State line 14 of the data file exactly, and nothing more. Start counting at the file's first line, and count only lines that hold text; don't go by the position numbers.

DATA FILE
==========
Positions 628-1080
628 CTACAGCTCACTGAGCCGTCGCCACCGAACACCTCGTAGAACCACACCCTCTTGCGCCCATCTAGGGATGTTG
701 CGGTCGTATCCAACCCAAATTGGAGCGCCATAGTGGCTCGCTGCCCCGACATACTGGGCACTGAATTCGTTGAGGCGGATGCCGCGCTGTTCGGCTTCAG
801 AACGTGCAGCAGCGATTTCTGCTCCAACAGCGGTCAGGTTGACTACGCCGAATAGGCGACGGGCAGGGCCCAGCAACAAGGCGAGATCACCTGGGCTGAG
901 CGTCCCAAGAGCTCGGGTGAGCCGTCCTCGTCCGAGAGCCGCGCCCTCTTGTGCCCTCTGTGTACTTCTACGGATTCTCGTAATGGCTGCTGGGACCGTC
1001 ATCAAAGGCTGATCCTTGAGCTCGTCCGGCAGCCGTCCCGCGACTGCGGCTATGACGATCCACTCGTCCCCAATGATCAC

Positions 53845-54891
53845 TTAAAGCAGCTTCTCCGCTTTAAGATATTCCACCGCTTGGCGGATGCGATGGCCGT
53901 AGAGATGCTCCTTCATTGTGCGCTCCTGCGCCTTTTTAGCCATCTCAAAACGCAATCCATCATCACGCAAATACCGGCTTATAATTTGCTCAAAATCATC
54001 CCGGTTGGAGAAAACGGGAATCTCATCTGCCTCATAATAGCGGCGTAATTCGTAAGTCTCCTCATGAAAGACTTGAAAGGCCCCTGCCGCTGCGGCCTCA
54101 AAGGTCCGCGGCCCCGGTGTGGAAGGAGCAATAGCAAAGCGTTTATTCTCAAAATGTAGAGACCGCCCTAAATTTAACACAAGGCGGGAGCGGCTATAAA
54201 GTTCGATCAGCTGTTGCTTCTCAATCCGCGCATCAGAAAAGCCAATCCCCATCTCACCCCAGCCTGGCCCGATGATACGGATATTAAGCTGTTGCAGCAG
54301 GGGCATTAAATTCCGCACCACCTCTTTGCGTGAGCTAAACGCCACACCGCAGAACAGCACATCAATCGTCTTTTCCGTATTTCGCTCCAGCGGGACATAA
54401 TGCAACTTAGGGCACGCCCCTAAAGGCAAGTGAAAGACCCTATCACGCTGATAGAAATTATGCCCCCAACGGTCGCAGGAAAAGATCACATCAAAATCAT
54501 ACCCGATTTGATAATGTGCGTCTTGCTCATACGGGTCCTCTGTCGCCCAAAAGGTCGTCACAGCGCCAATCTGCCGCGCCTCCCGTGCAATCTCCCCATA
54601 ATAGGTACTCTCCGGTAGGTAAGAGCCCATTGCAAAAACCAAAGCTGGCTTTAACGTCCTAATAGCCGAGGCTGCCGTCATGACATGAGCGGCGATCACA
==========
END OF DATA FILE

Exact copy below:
54401 TGCAACTTAGGGCACGCCCCTAAAGGCAAGTGAAAGACCCTATCACGCTGATAGAAATTATGCCCCCAACGGTCGCAGGAAAAGATCACATCAAAATCAT